The second story gives some family history of the house in which I grew up. However, our young minds probably didn’t look at it from that perspective. We simply thought it was a cool story to repeat to our friends. This in the day and age of all those creepy Stephen King novels and such. Those were quite popular when we grew up. – Rebecca Kashmer Davis (Eliot, Maine)
Sylvester Moulton was a 7th generation descendant of Thomas Moulton. He was born in 1819 and married Mercy Hammond. Sylvester and Mercy built an 8-room home in 1843-1844. Sylvester and Mercy had seven children while making a living farming the land. Mercy died in 1887, and then Sylvester died in 1899 of a heart attack. A public viewing of his coffin took place inside the home. This was a common way for the community to pay their respects.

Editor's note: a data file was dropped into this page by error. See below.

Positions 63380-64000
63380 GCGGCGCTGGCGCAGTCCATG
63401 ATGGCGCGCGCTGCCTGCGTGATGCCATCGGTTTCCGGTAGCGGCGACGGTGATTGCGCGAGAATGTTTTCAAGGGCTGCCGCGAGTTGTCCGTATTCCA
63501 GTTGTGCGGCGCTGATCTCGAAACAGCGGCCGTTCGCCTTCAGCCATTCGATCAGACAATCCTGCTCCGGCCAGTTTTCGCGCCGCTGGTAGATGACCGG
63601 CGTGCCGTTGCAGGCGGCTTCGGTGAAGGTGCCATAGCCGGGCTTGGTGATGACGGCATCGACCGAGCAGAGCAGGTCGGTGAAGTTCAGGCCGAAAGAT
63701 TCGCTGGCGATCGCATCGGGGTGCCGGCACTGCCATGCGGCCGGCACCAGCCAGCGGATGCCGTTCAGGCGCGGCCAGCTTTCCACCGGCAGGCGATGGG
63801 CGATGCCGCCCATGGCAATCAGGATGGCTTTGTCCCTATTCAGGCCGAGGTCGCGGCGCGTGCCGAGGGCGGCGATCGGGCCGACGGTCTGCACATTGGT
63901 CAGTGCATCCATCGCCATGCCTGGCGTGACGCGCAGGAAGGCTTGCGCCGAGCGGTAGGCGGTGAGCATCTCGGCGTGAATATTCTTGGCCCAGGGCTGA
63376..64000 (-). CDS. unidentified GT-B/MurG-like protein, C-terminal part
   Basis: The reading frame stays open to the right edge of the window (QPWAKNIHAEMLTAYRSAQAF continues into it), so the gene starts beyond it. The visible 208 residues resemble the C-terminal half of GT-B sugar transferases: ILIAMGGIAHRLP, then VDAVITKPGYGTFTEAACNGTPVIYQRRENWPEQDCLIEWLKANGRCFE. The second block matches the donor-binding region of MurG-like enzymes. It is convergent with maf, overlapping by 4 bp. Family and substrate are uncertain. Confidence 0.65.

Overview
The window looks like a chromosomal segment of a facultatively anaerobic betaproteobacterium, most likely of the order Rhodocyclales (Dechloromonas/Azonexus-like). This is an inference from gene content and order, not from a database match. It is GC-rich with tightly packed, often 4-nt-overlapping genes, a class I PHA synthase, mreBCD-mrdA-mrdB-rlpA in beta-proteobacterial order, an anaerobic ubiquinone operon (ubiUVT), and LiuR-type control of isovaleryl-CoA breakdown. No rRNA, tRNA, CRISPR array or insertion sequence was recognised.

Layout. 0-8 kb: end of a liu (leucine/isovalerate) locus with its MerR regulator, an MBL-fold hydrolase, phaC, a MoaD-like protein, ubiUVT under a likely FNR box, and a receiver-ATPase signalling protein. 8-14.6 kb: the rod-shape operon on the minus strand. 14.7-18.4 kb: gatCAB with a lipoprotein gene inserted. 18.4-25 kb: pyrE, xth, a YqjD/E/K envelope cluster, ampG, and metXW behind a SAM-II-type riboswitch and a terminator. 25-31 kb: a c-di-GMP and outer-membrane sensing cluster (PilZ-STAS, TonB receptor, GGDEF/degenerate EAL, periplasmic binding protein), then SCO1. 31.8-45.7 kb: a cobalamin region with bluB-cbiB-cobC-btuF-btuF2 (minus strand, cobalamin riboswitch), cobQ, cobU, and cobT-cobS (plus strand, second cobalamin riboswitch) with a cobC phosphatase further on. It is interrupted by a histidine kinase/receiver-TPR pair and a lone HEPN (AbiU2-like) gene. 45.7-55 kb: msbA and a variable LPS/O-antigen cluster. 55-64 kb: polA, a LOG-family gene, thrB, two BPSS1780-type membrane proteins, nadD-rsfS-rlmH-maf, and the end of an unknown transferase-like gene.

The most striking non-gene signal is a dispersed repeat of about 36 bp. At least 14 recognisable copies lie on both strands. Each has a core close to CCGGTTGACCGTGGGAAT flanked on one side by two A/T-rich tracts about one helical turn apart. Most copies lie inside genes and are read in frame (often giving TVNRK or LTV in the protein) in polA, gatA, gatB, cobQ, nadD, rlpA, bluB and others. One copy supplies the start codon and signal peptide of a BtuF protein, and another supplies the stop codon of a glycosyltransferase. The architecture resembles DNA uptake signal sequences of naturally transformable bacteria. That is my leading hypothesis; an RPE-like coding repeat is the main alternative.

Sylvester’s Home Became Mine
Sylvester’s home is the same house in which I grew up. It is located on Goodwin Road in Eliot (minus the addition circa ~ 1905). My dad seems to think that the room used for the public viewing might have been considered today’s version of a mudroom. In 1905, Sylvester left the house to his youngest son, Everett, and his wife Mary Forbes. They raised the house and added a bottom story. The room where Sylvester’s coffin was publicly displayed became the main bathroom on the second floor of the house.
Sylvester is buried in the Hammond Moulton Family Cemetery just up the road from the farm. In the early 1900s, a great iron fence surrounding the cemetery was erected. During the 2010s, metal, copper, and iron scrapping became very popular for people to make a quick (dishonest) buck. Dreadfully, the fence fell victim and vanished late into the night by folks who had no care for the heinous crime they were committing.